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  • Oral presentation
  • Open Access

A k-population model to calculate the firing rate of neuronal networks with degree correlations

BMC Neuroscience201415 (Suppl 1) :O14

  • Published:


  • Firing Rate
  • Neuronal Network
  • Degree Distribution
  • Firing Pattern
  • Degree Correlation

Revealing the interplay of structure and function of the brain is one of the most intriguing topics in neuroscience.

The theory of complex networks is a promising approach to this aim, where one assumes that high cognitive processes arise as emergent properties of a network, in which many inane neurons are connected by a complex topology [1]. In this regard, we analyze analytically the emerging responses of networks with increasingly complex connectivity. We present a mathematical theory to calculate the firing rate of a network of leaky integrate-and-fire neurons, taking into account network features such as degree distributions and degree correlations (Figure 1). Heterogeneous connectivity and degree correlations have been shown to heavily influence network function and dynamics [2, 3]. Our method is to divide the neuronal network in k-populations according to the number k of afferent synaptic links that connect to the neuron. Then, the steady state firing rates for these coupled populations can be calculated self-consistently. One of our main findings is that the population heterogeneity yields substantial deviations from mean-field calculations, where one ignores the network properties [4]. Importantly, our analysis shows that networks with assortative degree correlations lead to firing patterns even for sub-threshold inputs, where an uncorrelated network would not fire and thus, to a much larger sensitivity to low stimuli (Figure 2). Using information theory we further find an optimum in assortativity, with larger levels reducing again sensitivity for signal ensembles.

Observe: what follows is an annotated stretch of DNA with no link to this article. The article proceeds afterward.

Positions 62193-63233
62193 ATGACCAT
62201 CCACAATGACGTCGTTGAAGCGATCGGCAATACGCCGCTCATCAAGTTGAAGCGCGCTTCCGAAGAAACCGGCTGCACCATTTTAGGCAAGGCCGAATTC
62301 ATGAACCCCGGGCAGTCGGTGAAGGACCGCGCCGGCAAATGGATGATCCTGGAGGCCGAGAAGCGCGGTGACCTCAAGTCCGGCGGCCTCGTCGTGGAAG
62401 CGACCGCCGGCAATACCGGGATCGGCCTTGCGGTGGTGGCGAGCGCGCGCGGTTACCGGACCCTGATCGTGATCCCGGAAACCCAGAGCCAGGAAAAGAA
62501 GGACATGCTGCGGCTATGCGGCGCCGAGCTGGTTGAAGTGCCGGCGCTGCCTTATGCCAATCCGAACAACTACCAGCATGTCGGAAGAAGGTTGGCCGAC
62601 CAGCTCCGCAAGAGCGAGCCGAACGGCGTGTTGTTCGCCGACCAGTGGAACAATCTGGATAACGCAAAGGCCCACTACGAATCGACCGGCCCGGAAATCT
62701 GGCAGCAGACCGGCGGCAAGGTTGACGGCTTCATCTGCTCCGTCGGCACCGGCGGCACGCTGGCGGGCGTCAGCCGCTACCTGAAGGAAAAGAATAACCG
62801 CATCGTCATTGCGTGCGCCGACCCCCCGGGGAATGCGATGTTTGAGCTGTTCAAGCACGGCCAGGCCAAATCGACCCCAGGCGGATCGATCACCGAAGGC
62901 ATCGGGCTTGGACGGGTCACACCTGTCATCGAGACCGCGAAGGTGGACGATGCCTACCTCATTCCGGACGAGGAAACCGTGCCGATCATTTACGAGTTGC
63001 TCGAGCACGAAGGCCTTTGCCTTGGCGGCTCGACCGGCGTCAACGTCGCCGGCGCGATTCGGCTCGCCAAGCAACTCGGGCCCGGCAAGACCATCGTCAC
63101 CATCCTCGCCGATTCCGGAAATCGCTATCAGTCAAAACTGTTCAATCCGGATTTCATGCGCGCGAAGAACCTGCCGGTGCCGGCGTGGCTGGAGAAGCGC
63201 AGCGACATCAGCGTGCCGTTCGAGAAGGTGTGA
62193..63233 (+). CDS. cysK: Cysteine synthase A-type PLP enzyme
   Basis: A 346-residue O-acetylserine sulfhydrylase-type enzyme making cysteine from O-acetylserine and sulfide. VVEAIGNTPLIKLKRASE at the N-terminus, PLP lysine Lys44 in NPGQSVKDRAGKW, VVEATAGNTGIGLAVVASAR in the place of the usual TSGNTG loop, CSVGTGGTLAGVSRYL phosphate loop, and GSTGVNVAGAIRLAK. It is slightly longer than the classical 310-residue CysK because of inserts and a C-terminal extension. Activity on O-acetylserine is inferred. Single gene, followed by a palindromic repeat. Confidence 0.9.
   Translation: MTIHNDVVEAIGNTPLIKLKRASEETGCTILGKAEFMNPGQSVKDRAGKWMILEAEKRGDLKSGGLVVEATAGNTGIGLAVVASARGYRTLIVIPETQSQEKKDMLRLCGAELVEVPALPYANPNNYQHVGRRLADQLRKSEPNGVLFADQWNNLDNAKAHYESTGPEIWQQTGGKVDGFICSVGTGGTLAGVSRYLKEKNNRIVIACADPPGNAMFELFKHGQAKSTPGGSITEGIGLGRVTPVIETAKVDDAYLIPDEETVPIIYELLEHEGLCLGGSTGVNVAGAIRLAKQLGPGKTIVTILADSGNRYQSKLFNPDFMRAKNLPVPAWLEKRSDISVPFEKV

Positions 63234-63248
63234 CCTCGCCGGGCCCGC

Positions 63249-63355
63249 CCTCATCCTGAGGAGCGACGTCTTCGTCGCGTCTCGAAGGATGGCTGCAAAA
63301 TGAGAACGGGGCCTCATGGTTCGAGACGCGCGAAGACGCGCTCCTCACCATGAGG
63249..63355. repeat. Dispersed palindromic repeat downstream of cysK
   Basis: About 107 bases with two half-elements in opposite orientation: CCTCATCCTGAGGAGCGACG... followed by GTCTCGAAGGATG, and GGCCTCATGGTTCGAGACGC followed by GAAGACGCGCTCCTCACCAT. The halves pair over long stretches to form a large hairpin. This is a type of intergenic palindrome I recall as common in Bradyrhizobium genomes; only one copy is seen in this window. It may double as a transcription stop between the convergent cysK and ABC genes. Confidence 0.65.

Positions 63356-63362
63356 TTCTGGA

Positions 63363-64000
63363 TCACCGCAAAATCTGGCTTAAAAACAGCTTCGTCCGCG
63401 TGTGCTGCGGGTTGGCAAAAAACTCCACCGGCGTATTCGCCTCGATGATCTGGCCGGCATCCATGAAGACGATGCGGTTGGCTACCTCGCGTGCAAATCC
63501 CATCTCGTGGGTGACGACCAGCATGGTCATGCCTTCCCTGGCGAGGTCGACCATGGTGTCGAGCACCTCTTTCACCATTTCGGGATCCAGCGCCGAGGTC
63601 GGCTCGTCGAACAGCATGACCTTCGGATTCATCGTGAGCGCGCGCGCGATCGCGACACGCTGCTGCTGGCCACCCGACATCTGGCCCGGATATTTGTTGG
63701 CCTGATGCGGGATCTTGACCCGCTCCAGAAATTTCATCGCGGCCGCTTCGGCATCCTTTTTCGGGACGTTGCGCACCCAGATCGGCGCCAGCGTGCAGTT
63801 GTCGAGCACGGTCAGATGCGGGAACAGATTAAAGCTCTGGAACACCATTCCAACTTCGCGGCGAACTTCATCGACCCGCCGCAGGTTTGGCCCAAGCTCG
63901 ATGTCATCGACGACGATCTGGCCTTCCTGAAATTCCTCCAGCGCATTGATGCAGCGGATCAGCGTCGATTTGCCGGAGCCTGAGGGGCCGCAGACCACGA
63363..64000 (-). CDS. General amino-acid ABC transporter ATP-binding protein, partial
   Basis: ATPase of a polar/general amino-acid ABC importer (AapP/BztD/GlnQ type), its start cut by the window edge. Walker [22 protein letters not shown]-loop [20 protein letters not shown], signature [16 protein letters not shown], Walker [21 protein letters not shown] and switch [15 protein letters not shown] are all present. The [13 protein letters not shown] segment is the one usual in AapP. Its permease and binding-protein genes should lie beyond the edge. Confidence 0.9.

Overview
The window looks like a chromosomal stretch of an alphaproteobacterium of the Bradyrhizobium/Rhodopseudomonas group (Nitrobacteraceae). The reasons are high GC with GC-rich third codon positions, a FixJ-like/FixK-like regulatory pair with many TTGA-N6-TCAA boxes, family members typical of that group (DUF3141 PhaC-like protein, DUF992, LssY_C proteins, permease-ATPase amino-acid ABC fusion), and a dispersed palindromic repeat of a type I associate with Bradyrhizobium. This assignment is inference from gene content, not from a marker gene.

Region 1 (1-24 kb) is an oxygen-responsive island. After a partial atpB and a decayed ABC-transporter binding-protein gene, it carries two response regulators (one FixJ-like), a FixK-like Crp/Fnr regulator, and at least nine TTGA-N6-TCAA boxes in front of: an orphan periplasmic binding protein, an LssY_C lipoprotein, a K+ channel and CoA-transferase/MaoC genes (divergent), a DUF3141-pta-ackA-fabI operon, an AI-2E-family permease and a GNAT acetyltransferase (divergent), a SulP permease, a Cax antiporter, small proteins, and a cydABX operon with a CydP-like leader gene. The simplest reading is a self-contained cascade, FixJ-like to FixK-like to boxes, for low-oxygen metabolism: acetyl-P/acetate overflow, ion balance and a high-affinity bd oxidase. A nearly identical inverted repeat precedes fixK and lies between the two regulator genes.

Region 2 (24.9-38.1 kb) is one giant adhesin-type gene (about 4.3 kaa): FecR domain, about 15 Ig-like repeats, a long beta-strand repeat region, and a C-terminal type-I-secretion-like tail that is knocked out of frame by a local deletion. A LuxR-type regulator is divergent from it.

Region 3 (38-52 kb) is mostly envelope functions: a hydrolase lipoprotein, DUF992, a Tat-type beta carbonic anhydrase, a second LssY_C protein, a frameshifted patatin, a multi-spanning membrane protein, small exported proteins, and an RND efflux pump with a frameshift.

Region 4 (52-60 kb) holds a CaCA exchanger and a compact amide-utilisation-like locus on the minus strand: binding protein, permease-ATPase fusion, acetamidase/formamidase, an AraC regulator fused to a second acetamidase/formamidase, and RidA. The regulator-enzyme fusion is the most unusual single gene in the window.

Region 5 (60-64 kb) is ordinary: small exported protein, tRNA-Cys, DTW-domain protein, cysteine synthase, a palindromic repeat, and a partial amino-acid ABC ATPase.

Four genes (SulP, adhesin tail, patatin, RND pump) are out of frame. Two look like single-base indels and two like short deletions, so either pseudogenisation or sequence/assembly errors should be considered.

Figure 1
Figure 1

Schematic of the complex neural network. In the uncorrelated network (A), highly connected neurons (red dots) and poorly connected neurons (blue dots) are joined randomly. In the network with assortative degree correlations (B), neurons with similar connectivity are joined preferably. The network firing rate r is the response to a Poissonian external input current with rate s, which is injected into each neuron.

Figure 2
Figure 2

Firing rate of a heterogeneous network of integrate and fire neurons with in-degree correlations. Simulation results (dots) and theoretical predictions (lines). The assortative network shows sustained activity for very small stimuli.

Authors’ Affiliations

Institut für Theoretische Physik, Humboldt Universität, Berlin, Germany 12489, USA
Universidade Federal do ABC, Santo André, Brazil


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